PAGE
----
Endurance Workout Build your cardiovascular endurance by doing this 45 minutes cardio workout on the machine of your choice.

Interval Training 1The most effective way to build endurance and burn calories is interval training. This interval workout is 30 minutes long and will have you gasping for air. Only do this one once a week!

Interval Training 2Ouch! Intervals kick butt and this one is a bit longer than the other one at 32-37 minutes.

Interval Training for Beginners .Choose from 3 different beginner interval workouts that take you through cycles of high intensity and low intensity exercises. A great way to boost endurance and burn calories.

Speed and Endurance.This workout is great for anyone. Do the 15-minute, 30-minute or 45-minute version for great endurance and calorie-burning.

Treadmill Medley.The following workout involves changing your incline and speed throughout the work out to both burn more calories and make your gym workouts a little more interesting. You'll do four different cycles of 5-minute intervals.

Boredom Busters.Three workouts that will help you burn more calories and lose weight. Equipment used: treadmill, elliptical trainer and stationary bike.workouts provided by: "www.About.com: Exercise"

Tuesday, July 7, 2009

Can a Bad Marriage Hurt Your Health? Maybe, If You’re a Woman

Getty Images
By Theresa Tamkins

THURSDAY, March 5, 2009 (Health.com) — When a marriage is rocky, it can make both partners feel depressed. But only middle-aged women—not men—seem to have health problems associated with marital strife, such as high blood pressure, excess belly fat, and other factors that boost risks for heart attack and diabetes, according to a study being presented Thursday at the American Psychosomatic Society meeting in Chicago.

“I think we’ve got to get used to the fact that a toxic relationship is toxic to your whole health,” says cardiologist Nieca Goldberg, MD, medical director of New York University’s Women’s Heart Program.

In the study, University of Utah researchers looked at 276 couples to see if depression was the real reason poor marriages have been found to be harmful to health. The couples were middle-aged or older Utah residents who were mostly married for a long time—on average more than 27 years; they ranged in age from 32 to 76.

The researchers found that bad relationships were bad for health—for women at least. Women in troubled relationships were more likely than other women to be depressed. Plus, they were more likely to have metabolic syndrome, a cluster of risk factors including elevated blood pressure, high triglycerides, low levels of HDL (good) cholesterol, abdominal obesity, and elevated blood sugar—all basically steps on the road to heart attack or diabetes.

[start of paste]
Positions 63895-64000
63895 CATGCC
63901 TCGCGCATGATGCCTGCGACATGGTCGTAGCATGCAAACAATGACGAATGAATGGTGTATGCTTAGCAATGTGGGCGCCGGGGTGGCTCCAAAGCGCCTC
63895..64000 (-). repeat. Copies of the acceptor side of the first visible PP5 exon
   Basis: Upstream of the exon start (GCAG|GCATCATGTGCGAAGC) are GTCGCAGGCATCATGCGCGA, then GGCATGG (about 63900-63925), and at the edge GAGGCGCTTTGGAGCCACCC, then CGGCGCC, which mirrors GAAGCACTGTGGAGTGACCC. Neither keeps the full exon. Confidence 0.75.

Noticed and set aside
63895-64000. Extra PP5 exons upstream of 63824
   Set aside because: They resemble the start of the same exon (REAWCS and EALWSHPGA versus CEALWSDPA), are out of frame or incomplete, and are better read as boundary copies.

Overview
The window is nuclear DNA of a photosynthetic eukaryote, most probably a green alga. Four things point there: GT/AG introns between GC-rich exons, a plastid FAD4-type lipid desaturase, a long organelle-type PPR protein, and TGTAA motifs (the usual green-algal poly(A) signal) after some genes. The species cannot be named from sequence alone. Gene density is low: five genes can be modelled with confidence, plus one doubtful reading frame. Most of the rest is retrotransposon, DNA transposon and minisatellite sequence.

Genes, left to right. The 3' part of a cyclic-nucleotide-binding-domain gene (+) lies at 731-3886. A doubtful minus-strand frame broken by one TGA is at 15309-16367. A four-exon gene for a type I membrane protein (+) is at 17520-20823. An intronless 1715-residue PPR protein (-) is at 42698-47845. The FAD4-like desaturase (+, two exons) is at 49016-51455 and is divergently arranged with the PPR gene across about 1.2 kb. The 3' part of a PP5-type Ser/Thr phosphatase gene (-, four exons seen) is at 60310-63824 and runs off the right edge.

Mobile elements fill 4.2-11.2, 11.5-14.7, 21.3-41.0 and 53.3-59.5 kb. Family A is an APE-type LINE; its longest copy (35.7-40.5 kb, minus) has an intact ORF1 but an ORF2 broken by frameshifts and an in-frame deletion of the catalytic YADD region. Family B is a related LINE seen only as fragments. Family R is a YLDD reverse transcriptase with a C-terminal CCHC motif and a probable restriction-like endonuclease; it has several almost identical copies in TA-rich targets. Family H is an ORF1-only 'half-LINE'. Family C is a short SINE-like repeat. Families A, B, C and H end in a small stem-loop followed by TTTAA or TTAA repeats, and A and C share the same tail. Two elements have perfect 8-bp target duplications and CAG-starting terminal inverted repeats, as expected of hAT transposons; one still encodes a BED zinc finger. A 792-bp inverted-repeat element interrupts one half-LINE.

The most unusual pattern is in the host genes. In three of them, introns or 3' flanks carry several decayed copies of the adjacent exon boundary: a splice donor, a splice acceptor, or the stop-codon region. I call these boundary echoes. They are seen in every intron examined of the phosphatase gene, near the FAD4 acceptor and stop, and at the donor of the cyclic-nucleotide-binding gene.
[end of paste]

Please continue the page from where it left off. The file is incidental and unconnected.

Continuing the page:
“For husbands, we didn’t see, on its own, that negative marital stuff was related at all to metabolic syndrome. The only thing it was related to was their depressive symptoms,” says Nancy Henry, a doctoral candidate in clinical psychology at the University of Utah. “For men, having a problematic marriage is still emotionally, but not physically, problematic healthwise.”

Although the researchers didn’t specifically ask the subjects about religion, many Utah residents are Mormons, who may be less likely than people in other religious groups to get divorced, says Henry. “Because we have this really traditional value of marriages here in this state, in this area, then I think we have surveyed couples that are staying together no matter what,” she says.

Next page: Why getting a divorce won’t solve the problem

Sunday, July 5, 2009



I found this article. Once again -- I'm posting something that can relate to oral sex and your health. If there's one thing that scares the crud out of me... it's the thought of getting herpes. I want to warn women out there to be aware of how easily it can be spread. Remember.... If he has a cold sore on his mouth -- even the smallest sign of one.... he should be nowhere near your "area". You can get genital herpes that way. Stay free and clear. -Health Girl


On this page we will delve into the topic of two types of herpes: herpes simplex 1 and herpes simplex 2 and various aspects of living with and learning about both.

For anyone living with genital herpes – the most common attempt at disclosure will be to compare the infection to that of oral herpes or “cold sores.” There always seems to be an underlying need to somehow “lesson” the severe perceptions that one may have by drawing attention to the herpes virus that is socially acceptable. Contrary to scientific fact, many believe there will always be a “good” herpes virus (oral herpes) and a “bad” herpes virus (genital herpes).